The first attack took place on 27 August 1943. It was carried out by a B-17 Flying Fortress from the US 8th Air Force. The attack was planned precisely so that it would strike while a new batch of concrete was still wet, causing it to spread everywhere. It then set firm, making a large part of the building completely unusable.
The timing had also been planned to coincide with the break between shifts in order to minimize casualties. But because of the pressure to get through the day’s work, the shift pattern had been changed. As a result, the attack killed hundreds of workers.
The Germans did not give up the facility right away. Although it could no longer be used as a missile launching site, they did continue to use it to produce the liquid oxygen they required.
The German engineers came up with a way of protecting the building while it was still being constructed. They designed a roof like a huge tortoise shell which would cover the building while repairs and further construction work took place.
As building continued, the roof would gradually be raised until it reached its final height. At 16 feet (5 m) thick, the roof was thought to be strong enough to withstand future air raids.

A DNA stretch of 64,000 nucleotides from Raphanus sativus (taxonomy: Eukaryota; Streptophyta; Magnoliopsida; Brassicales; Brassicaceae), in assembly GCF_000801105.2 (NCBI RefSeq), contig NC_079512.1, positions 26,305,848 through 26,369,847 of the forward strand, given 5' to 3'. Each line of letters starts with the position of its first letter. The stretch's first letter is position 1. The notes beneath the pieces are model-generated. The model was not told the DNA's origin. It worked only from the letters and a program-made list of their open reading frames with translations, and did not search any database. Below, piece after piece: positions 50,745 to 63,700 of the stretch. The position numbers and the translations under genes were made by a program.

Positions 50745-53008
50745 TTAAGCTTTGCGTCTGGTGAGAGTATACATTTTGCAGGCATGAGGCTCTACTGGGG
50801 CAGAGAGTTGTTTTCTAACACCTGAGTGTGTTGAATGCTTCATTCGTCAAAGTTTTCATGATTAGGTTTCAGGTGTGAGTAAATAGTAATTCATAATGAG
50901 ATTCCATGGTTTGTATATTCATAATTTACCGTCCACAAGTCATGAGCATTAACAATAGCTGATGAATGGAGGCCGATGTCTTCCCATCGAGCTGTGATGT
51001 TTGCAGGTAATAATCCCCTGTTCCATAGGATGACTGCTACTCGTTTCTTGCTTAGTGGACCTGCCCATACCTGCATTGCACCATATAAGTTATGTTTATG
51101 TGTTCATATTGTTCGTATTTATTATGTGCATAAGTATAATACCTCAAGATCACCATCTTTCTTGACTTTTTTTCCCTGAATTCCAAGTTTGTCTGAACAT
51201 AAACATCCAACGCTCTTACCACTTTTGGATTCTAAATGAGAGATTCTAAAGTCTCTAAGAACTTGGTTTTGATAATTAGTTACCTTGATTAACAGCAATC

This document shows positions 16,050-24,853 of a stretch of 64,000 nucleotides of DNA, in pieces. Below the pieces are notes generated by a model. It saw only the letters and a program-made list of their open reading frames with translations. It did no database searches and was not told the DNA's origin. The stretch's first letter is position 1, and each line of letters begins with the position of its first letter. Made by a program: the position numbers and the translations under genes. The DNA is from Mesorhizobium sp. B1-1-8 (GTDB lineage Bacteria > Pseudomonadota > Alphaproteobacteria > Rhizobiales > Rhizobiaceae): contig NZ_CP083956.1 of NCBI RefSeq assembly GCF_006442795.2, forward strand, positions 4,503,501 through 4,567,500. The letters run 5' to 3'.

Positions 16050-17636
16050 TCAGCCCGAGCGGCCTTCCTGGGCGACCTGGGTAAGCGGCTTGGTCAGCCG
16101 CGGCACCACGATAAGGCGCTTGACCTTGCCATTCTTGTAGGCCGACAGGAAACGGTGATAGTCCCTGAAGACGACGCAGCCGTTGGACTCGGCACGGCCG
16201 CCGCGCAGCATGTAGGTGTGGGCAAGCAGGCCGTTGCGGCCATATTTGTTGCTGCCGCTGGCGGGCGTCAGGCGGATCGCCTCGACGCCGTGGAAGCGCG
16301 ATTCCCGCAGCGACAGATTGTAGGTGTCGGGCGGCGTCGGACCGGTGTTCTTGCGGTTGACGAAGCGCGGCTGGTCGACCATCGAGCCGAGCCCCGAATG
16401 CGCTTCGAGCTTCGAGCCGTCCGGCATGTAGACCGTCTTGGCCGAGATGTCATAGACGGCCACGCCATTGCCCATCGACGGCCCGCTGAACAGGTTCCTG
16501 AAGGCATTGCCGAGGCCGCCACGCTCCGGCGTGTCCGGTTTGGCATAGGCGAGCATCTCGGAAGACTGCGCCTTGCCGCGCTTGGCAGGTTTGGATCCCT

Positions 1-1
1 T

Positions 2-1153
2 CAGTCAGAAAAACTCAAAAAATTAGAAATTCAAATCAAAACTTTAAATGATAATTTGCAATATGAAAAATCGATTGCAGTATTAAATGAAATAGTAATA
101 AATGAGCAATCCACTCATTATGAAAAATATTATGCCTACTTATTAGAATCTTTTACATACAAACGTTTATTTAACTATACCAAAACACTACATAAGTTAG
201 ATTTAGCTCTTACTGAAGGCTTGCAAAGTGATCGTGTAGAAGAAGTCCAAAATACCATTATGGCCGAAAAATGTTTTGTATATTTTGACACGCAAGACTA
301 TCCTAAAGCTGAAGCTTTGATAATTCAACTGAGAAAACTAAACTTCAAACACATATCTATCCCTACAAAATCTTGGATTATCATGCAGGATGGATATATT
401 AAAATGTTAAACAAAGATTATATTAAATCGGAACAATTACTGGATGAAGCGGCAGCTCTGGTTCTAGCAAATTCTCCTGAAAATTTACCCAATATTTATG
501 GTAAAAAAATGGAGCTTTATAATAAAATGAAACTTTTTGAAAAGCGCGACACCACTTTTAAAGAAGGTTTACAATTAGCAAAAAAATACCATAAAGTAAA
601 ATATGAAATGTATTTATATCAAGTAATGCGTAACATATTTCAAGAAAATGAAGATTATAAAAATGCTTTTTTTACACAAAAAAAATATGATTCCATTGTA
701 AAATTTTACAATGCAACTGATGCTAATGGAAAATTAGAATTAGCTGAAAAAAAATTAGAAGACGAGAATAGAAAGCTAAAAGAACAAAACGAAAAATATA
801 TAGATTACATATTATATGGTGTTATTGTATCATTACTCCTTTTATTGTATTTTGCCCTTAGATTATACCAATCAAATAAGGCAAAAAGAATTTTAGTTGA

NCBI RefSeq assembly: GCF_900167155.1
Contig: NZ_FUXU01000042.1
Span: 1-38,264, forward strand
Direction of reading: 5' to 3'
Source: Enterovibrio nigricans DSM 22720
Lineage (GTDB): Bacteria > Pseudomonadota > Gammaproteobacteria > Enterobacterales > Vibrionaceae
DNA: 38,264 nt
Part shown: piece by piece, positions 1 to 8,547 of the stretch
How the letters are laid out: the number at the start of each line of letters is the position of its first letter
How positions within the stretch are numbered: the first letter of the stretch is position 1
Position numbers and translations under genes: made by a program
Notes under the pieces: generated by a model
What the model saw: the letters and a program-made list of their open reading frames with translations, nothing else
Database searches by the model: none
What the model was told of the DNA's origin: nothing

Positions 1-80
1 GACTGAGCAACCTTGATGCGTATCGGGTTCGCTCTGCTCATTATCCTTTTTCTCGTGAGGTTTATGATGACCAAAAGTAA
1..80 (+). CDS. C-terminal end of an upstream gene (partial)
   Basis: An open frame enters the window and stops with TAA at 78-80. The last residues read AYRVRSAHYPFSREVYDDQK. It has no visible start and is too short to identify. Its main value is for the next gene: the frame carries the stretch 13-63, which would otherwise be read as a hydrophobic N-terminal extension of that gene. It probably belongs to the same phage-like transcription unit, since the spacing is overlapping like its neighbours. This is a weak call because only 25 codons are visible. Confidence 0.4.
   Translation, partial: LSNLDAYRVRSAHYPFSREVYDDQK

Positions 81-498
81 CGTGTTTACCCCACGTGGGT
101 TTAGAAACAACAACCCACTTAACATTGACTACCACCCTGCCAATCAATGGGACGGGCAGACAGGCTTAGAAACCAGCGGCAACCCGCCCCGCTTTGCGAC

However, the Allies returned with further attacks. The final decisive air raid took place in July 1944 when they dropped a Tallboy bomb. This was one of the recently developed earthquake bombs. The bunker received irreparable damage.
Most of the work of producing liquid oxygen was then moved to another site. By the time the site was finally captured on 4 September 1944, it had been abandoned. The pumps which had been used to keep water out had been turned off and the bunker had flooded.
The Blockhaus Museum
Today you can visit this site. It is an excellent example of a major military installation and was recognized as a historic monument in France in 1986. It has become part of a private museum, which offers a guided tour to let you walk around and explore this fascinating piece of military archaeology.